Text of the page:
In a suburb of Minneapolis on a recent autumn evening, 12-year-old Tyler Kennedy threw an angry tantrum in the driveway of his family’s home. He was upset because his father closed the garage door. Tyler’s fuss over such a small issue dramatically illustrated his medical difficulty: he suffers from severe autism and Tourette's syndrome. And yet, since he began taking medical marijuana, his mother said his behavior has greatly improved.
“It is dramatically better than it used to be,” Katie Kennedy said as she watched Tyler’s driveway tantrum die down. “I don’t think we’ve seen a healthier Ty in 12 years. I really don’t.”
Progress reports from teachers at Tyler’s behavioral academy seem to bear that out.
“My reports are getting better and better as to how he’s getting along with other kids,” his mother said, showing off a stack of recent reports. They included handwritten comments from academy staff members with such phrases as 'had an awesome morning,' 'lots of laughing today,' and 'Ty is awesome!'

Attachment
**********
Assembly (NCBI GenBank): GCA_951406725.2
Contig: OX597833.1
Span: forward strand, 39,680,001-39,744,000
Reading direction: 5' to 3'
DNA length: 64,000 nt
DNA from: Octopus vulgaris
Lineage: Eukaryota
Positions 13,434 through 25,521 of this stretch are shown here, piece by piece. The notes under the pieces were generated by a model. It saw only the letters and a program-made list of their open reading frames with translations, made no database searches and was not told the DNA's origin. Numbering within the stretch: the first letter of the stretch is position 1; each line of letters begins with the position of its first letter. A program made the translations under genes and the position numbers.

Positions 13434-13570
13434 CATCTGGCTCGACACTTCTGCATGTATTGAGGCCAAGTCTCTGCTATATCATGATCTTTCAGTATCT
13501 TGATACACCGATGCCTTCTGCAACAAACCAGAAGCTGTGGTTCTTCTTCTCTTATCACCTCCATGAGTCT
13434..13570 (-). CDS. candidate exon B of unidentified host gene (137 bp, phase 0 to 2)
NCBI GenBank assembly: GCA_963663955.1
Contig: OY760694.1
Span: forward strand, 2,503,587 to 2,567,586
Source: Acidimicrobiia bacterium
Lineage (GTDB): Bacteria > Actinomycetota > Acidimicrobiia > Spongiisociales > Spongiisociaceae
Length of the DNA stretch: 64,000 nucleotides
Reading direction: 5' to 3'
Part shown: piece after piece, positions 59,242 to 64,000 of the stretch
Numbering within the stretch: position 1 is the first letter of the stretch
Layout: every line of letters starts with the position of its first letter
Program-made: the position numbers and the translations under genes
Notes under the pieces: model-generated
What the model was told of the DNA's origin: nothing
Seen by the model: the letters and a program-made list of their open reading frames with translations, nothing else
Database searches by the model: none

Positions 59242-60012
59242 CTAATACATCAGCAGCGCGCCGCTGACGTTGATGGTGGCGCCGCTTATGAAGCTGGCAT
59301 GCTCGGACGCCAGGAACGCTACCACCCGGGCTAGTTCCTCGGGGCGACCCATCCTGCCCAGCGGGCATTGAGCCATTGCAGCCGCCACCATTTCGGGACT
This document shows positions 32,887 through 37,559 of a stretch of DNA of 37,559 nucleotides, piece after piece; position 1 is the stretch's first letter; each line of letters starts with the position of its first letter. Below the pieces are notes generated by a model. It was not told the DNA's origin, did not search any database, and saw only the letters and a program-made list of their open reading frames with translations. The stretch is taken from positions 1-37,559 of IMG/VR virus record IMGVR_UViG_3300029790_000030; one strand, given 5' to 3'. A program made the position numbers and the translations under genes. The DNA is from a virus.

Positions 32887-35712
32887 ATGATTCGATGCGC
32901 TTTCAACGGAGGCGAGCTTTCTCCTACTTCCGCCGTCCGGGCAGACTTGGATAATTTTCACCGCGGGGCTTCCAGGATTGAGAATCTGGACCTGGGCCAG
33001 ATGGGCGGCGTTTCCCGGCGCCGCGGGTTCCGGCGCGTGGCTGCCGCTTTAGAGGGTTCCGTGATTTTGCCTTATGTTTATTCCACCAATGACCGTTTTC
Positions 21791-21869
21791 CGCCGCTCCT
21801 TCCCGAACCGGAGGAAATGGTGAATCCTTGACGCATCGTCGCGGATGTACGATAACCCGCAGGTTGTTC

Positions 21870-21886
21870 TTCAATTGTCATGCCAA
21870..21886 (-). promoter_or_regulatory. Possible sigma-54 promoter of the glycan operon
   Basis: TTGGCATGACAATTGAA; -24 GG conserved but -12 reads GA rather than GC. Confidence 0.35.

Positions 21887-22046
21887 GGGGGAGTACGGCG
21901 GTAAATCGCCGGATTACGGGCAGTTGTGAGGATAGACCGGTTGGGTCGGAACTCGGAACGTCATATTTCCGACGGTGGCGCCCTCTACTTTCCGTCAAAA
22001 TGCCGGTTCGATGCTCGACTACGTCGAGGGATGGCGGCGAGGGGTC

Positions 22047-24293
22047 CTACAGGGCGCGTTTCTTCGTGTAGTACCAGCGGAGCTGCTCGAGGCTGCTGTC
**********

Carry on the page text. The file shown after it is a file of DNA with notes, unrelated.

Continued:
“I’ve never had staff tell me how much they love my son — in 12 years,” Kennedy said.
The Minnesota legislature approved medical marijuana in 2014 after fierce debate much like in Utah today.
“It’s an experiment, really,” said Dr. Tom Arneson of the Minnesota Department of Health Office of Medical Cannabis. “We make clear in our warning materials that there’s not a lot known about these products.”
Surveys by Arneson’s department show that most users are happy with the results. Sixty-one percent of surveyed users report getting “a great deal of benefit.” Only 10 percent say they derive “little or no benefit” from the cannabis drugs.
Participating health care providers are somewhat less enthusiastic: 43 percent report “a great deal of benefit” for their patients, while 24 percent say their patients receive “little or no benefit.”
The surveys fall a bit short of true scientific evidence.
“People say it’s doing them some good,” Arneson said. “We don’t have a control (group) here, so we aren’t making statements about effectiveness.”
How it works in Minnesota
When growing the marijuana, Minnesota Medical Solutions uses no pesticides. Tiny orange ladybugs can be seen patrolling the marijuana leaves. The company imports the insects to gobble up other pests.